nuBridges Calls for Tokenization Standards
March 2, 2010 Alex Woodie
Security software vendor nuBridges yesterday called for the formation of an industry group to create official standards for tokenization. The company says standards are needed to ensure the security of data, to reduce vendor lock-in, and to ensure the long-term viability of this relatively new form of data security. nuBridges, which is exhibiting and presenting at the RSA Security conference this week, also unveiled a new release of its tokenization product, called Protect Token Manager.
Tokenization is advanced form of encryption that is gaining traction among retailers, payment gateways, and banks as a result of the PCI security mandate. The technology works by replacing sensitive data, such as a credit card number, with randomly generated index keys, or “tokens,” that point toward the actual credit card number stored in a central database. Organizations that adopt tokenization reduce the risk of unintended information disclosure by storing sensitive data in fewer places, and also lower their storage requirements (because keys are smaller than encrypted data).
While the concept behind tokenization is well accepted, the actual implementations of tokenization vary from customer to customer, and vendor to vendor, according to Gary Palgon, vice president of product management at nuBridges.
“There are different models developing out there for tokenization, and it’s causing the beginning of difficulties for companies that actually are implementing it,” Palgon tells IT Jungle.
Palgon has two main concerns about the course that tokenization is taking. For starters, the lack of interoperability among tokenization providers decreases a customer’s ability to adapt its systems in the future, and increases vendor lock in. Palgon’s second big concern is that the way some vendors are implementing tokenization is not secure.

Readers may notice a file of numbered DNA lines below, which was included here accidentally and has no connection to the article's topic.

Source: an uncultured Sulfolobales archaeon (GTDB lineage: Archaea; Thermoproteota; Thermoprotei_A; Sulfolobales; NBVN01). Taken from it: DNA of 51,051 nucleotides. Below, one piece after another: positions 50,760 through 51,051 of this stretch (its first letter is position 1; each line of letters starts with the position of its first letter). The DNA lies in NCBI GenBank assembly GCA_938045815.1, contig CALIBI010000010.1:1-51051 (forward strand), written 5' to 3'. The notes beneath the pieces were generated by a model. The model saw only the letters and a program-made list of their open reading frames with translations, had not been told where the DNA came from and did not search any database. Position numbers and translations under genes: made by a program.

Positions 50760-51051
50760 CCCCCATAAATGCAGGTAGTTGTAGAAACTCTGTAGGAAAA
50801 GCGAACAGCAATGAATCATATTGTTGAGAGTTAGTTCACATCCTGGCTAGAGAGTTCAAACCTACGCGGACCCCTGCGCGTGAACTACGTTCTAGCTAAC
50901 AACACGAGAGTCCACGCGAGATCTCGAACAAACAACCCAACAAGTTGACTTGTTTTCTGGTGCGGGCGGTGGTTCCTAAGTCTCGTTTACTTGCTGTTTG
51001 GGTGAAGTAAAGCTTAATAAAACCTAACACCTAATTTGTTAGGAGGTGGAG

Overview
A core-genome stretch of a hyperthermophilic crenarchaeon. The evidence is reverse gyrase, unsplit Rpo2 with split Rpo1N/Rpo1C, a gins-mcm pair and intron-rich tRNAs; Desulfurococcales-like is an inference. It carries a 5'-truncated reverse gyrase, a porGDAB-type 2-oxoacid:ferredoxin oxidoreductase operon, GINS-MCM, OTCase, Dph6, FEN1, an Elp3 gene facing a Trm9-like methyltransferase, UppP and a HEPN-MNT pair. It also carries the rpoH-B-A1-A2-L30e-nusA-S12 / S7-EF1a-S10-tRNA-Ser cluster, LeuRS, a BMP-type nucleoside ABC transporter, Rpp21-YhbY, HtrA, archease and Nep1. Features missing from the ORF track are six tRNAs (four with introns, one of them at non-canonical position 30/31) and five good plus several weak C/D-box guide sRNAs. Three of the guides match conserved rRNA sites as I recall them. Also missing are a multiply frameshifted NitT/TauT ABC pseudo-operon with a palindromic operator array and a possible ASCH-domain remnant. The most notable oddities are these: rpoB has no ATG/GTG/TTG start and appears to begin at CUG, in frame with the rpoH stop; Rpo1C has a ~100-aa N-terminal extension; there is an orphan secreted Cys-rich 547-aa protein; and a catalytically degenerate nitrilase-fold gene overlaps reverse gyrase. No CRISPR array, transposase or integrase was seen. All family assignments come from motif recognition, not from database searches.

The fact that tokenization could cause data to be less secure should set off alarm bells for anybody considering this technology. According to Palgon, companies that use algorithms to generate tokens en masse may be defeating the whole purpose of tokenization.
“Let’s suppose that you’re generating tokens, and lets suppose the algorithm that you use to generate the tokens would add 1. So the first token was 1, the second token was 2,” Palgon says. “That may seem well and good. But what happens if I’m a company that’s generating credit card numbers? As I tokenize those credit card numbers, I’m getting a pattern, 1-2-3-4, and a pattern defeats the whole purpose of a token. The whole concept behind tokenization is to make information worthless. If there’s a pattern behind it, it’s worth something.”
It’s somewhat rare for a company that is at the forefront of an industry, as nuBridges is with tokenization, to call for open standards. After all, the company is doing a decent business writing one-off connections between customers’ business applications and Protect Token Manager. Changing from a black-box, proprietary connection model to an open standards model could jeopardize nuBridges’ foothold and allow customers to leave for another provider.